Casey, you have said this more than once, and it's not getting any truer by repeating it. The above statement is just not accurate.


Quote:
Originally Posted by casey1999 View Post
From what I gather, the only technique used by bounty in a storm was furl all the sails and start the engines. That is not historically what these ships did in storms.
I've seen at least one video of the Bounty in fairly big seas. While I wouldn't want to estimate how heavy those seas were, nor the wind speed, the video was nevertheless fairly impressive. The Bounty was flying the equivalent of a storm jib in the video. Other posters have mentioned a video of the Bounty hove to, but I haven't seen it myself. I believe thos would be two appropriate examples of storm tactics that haven't changed since the original Bounty sailed? Not arguing the point, would like to know what other storm tactics would have been employed 250 years ago.
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  #1507  
Old 12-19-2012
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Re: HMS Bounty in trouble...

Quote:
Originally Posted by Faster View Post
Indeed times have changed.

...Captains had a pretty powerful motive of possible fame and fortune if things went well.

It wasn't just the 'brave explorers' either...

...
Welcome to the thread. Drifting is what we do best on this thread


Drifting away, you cannot imagine the amount of information about the motives to sail in difficult conditions and against bad odds the Portuguese culture has in its long memory. By tradition and by taste the Portuguese always had that need to "sail away" looking for a better future. One world famous Portuguese Poet resumed the situation saying about us: "A little peace of land to born, the world to die"

Even today half of the Portuguese (including direct descendants) are somewhere in the world out of Portugal and it is difficult to find any country in the world without Portuguese. That is truly amazing since in Portugal the population is about half of the one of on the New York City Metropolitan Area.

Of course today they don't sail away and travel has everybody by airplane but it was never fame that move them. Mostly money mixed with an adventurous soul.

Some facts that put that risk of sailing in those days in perspective: for many years the mirage of wealth was India. A considerable proportion of ones that sailed there (XVI and XVII centuries) and managed to return, returned very prosperous, some rich, so there was never a shortage of crews and voluntaries for the ships.

The chances for them to return at all, rich or poor, were of about 50%.

The same poet says: "Salty sea, how much of your salt are Portuguese tears?"

Regarding Captains and fame let me tell you that we know very badly who were the great mariners of that time and they are not the ones that took the fame.

Vasco Da Gama or Pedro Alvares Cabral, the ones that discovered the way to India and Brazil were not mariners at all but Soldiers charged by the king to bring the mission to good success. They were mostly the guys that pointed a charged gun to a power cask when the crew (probably with good reason) was too afraid to go on and wanted to return. Or took care of the situation when they faced hostile forces, that were many.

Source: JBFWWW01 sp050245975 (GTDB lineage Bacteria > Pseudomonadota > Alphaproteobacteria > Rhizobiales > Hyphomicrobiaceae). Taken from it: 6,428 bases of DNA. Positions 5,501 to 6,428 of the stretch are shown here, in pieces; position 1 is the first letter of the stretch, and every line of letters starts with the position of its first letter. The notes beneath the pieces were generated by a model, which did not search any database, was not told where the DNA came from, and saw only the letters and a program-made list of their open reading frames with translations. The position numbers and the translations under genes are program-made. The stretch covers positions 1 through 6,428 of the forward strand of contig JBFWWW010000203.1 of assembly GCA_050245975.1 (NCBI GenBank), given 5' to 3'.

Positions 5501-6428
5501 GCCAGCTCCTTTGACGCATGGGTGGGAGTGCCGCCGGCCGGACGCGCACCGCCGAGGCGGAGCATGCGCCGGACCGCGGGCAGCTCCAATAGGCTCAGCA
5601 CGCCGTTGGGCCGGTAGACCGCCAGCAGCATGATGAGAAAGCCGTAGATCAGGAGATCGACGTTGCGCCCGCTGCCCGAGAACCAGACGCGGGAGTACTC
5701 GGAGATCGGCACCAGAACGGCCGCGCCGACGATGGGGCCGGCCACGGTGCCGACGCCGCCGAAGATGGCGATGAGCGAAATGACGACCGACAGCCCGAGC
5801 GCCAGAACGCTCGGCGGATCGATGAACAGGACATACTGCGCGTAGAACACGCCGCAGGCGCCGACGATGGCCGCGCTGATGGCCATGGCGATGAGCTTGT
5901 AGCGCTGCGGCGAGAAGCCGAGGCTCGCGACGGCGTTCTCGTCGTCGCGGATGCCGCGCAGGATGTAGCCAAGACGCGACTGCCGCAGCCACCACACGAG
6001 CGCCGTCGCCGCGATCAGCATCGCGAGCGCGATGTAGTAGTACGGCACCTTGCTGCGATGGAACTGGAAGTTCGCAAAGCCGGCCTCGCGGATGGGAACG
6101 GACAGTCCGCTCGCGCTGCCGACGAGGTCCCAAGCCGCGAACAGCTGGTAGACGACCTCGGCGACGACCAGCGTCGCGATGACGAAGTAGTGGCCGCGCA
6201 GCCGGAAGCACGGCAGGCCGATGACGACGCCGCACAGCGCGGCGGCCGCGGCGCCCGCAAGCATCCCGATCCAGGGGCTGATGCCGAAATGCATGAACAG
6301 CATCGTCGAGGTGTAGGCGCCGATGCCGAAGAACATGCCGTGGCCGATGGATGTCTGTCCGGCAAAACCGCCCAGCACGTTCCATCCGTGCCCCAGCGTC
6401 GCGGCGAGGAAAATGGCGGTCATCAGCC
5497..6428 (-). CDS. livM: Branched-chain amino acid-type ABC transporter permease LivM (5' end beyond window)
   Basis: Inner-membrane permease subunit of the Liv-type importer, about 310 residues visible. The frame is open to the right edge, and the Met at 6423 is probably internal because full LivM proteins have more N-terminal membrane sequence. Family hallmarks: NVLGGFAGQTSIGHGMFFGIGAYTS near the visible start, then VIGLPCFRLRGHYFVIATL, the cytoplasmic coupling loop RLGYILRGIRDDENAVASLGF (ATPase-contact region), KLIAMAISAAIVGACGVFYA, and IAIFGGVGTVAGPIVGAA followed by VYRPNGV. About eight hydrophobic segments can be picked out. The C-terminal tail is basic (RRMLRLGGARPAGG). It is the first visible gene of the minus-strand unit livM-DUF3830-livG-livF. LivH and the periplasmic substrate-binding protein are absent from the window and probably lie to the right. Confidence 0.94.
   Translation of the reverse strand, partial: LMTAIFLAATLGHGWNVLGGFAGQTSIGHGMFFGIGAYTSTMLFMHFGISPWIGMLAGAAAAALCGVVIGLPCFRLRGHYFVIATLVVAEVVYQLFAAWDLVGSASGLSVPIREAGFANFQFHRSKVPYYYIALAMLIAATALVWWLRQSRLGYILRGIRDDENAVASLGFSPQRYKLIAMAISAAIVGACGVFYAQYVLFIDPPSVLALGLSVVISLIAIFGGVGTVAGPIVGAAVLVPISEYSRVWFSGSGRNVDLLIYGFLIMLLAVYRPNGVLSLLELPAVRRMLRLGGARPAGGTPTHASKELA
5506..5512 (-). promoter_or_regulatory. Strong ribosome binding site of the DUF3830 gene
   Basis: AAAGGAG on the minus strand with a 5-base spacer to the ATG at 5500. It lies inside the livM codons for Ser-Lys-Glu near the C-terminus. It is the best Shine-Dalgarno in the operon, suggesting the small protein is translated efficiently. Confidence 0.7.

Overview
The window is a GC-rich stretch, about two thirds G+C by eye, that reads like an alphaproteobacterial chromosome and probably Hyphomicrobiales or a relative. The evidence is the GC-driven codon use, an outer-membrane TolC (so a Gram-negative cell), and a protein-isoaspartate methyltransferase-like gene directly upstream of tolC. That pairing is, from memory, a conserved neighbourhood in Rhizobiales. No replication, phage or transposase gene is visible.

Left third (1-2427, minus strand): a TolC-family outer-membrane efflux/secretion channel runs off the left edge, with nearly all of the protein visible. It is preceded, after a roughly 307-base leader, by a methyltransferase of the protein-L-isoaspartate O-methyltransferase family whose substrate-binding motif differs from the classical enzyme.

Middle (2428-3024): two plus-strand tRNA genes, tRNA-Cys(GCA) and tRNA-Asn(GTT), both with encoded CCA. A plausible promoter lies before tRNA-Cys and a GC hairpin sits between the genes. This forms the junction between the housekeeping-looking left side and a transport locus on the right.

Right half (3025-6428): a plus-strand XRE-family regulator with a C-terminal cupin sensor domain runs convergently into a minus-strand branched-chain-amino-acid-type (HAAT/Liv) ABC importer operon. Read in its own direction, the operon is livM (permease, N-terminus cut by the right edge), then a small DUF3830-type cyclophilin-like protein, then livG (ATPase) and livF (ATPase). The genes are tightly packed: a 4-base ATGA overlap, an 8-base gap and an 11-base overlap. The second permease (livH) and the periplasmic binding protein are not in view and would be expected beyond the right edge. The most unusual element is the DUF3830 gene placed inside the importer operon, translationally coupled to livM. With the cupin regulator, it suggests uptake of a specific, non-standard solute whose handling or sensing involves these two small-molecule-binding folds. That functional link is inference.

The true mariners where what they called the pilots that were also the ones that had made before them all the reconnaissance work that made those voyage possible (and charted the winds).

We don't really know much about them just because the discovery of the world was not to achieve fame but richness. It is more than probable that Bartolomeu Dias, probably the best sailor in the XVI century had been before in Brazil (he was the Pedro Alvares Cabral pilot) but that was a hot political issue at that time and discoveries were a state secret and Portuguese were pretty good at keeping secrets.

Most of what we know is not from Portuguese sources (they were destroyed) but by the information that was collected by spies and used to made charts with Portuguese information.

At that time the Turkish empire were Portugal biggest enemy. Both the Turks and the Portuguese tried to dominate the Indian trade routes, so it is natural that the best map made with Portuguese information is just a Turk one (1512), made by a Turk Admiral, Hadji Muhammad (Piri Reis). He deserved a better luck: we has beheaded by Sultan's order after having lost a sea battle with the Portuguese.

He know only a fragment of that map.



Piri Reis Map of 1513.

THE MYSTERIES OF THE PIRI REIS MAP - 1

On that map there are a lot of land that was not supposedly been discovered yet and that made the lovers of para-normal to attribute those knowledge to ancient lost civilizations.

The map that was made also with information from a Colobus sailor and older sources is the first one that have reached our days that show North America and South America on the same map. Regarding South America, it is detailed since rio de la Plata, and include detailed information with Greenland and surprisingly what some says it is Antarctica, others Terra do Fogo.